More than $3 billion of venture capital was invested in drones over the last 5 years; Peaking at more than $1 billion in 2017. The rapid acceleration of investments in drone and robotics has created a robust ecosystem and has enabled the deployment of many new public and enterprise applications. Over the last year, drones were used in search and rescue, assess hurricane damage and monitor wildfires. Autonomous vehicles took to the streets of US cities for test and evaluation; and maritime systems collected new ocean data to monitor weather and fish populations.
Q3 2018 drone VC investment fell sharply to $50 million; Expect further industry consolidation. This is after a record Q1 of more than $260 million, based on data from the Seraphim Global Index. The slowdown was driven by to the sudden shut down of Airware, equity market sell-off and volatility. In addition, commercial market adoption has been slower than expected, partly due to regulatory restrictions from security and privacy concerns. With over 3,000 global drone startups, further shake-out and consolidation are likely as winners emerge in this nascent and dynamic market.
Optimistic about long term new market opportunities for drones and robotics. This consolidation is part of a healthy evolution driving a new revolution, in our view. Advancement in Artificial Intelligence (AI), sensors, secure and resilient drone communications will lead to more intelligent unmanned systems capable of making decisions and predictions. New sensor data collected by drones will be a key part of Big Data analytics driving Digital Transformation. Over time, smart drones and robots will automate a wide range dull, dirty and dangerous tasks, from self-driving cars to drone delivery, creating new commercial and military markets.
In this note, we share our observations of business and technology trends of the drone industry, highlight key VC transactions and leading players, as well as Seraphim’s strategic investments in the sector. Lastly, we discuss implications of the recent FAA Reauthorization, which opens further commercial drone opportunities by addressing security concerns and continuing UAS integration into the national airspace.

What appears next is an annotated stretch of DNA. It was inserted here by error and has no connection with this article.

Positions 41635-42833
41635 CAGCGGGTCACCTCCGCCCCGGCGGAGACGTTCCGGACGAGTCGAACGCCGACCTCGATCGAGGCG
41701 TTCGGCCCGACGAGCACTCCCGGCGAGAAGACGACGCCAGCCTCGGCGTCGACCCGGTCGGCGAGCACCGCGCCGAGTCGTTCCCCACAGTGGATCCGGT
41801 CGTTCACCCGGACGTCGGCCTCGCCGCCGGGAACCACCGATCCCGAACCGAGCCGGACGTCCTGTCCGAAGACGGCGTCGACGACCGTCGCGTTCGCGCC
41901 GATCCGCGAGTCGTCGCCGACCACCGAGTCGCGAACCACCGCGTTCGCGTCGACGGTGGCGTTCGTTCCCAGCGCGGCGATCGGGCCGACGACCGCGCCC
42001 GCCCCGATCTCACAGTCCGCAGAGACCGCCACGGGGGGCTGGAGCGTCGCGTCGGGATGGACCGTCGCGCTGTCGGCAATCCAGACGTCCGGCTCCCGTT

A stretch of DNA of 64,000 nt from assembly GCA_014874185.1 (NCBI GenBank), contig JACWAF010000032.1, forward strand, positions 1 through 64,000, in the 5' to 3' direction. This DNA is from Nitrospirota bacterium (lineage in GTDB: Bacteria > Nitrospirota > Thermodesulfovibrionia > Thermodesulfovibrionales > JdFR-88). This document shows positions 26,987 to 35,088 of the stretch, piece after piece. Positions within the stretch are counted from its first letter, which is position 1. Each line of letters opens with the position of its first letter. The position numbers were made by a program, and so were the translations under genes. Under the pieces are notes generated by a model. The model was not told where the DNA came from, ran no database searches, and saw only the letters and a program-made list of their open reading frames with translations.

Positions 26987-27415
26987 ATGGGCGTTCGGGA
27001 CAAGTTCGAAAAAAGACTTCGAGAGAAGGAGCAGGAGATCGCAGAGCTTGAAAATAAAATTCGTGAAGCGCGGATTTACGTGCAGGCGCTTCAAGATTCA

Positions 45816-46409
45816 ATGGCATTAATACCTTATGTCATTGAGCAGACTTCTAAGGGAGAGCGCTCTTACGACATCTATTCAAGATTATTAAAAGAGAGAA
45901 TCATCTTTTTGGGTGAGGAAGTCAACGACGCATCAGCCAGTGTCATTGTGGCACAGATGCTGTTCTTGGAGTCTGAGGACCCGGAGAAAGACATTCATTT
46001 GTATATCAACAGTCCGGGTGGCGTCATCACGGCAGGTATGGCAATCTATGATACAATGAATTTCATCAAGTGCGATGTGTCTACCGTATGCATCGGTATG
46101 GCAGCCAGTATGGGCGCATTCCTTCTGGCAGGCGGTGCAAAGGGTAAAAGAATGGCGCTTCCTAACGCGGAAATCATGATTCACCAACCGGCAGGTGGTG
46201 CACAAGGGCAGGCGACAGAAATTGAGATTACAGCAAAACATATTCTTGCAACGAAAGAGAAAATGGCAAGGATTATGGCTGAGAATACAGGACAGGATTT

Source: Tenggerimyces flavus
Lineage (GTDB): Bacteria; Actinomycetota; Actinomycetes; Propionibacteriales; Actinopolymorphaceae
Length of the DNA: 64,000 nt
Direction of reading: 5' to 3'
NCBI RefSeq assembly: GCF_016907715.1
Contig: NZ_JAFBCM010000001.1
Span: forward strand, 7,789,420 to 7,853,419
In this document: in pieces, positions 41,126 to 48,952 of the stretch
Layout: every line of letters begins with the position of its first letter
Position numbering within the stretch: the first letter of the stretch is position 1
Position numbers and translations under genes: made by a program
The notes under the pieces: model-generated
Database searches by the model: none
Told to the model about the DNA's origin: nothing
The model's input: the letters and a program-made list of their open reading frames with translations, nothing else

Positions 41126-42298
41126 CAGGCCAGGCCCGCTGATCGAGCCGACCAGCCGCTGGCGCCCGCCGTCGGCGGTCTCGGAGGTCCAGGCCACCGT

- Drone investment has shifted to software, AI, Computer Vision enabled end-to-end solutions over the last two years with DJI dominating hardware and consumer.
- Key investment drivers: 1) Tech enabling autonomous vehicles and drones such as self-driving car, flying taxi, delivery, security drones, 2) End-to-end enterprise solutions delivering useful insights from drone collected data, and 3) Tech enabling safe operations; counter-UAS and UAS traffic management.
- VC funding is concentrated in a handful of players such as DJI, PrecisionHawk, , Kespry, DroneDeploy, Saildrone, Skydio.
- Chinese drone maker DJI is said to have raised $1 billion at a $15 billion valuation in April with sales of $2.8 billion last year.
- DJI is expanding into enterprise and has added payload and software delivering end-to-end solutions.
- A recent market survey by Skylogic Research shows that DJI is gaining in every product category with almost 75% of global aircraft market share, up from 50% in 2015. DJI has also made huge gains in payloads, its RGB camera, sensor, gimbal combination now accounts for nearly a third of all purchases. As for software, DJI is the market-share leader in flight logging and operations, and automated mission planning.
Below are notable drone VC transactions over the last year: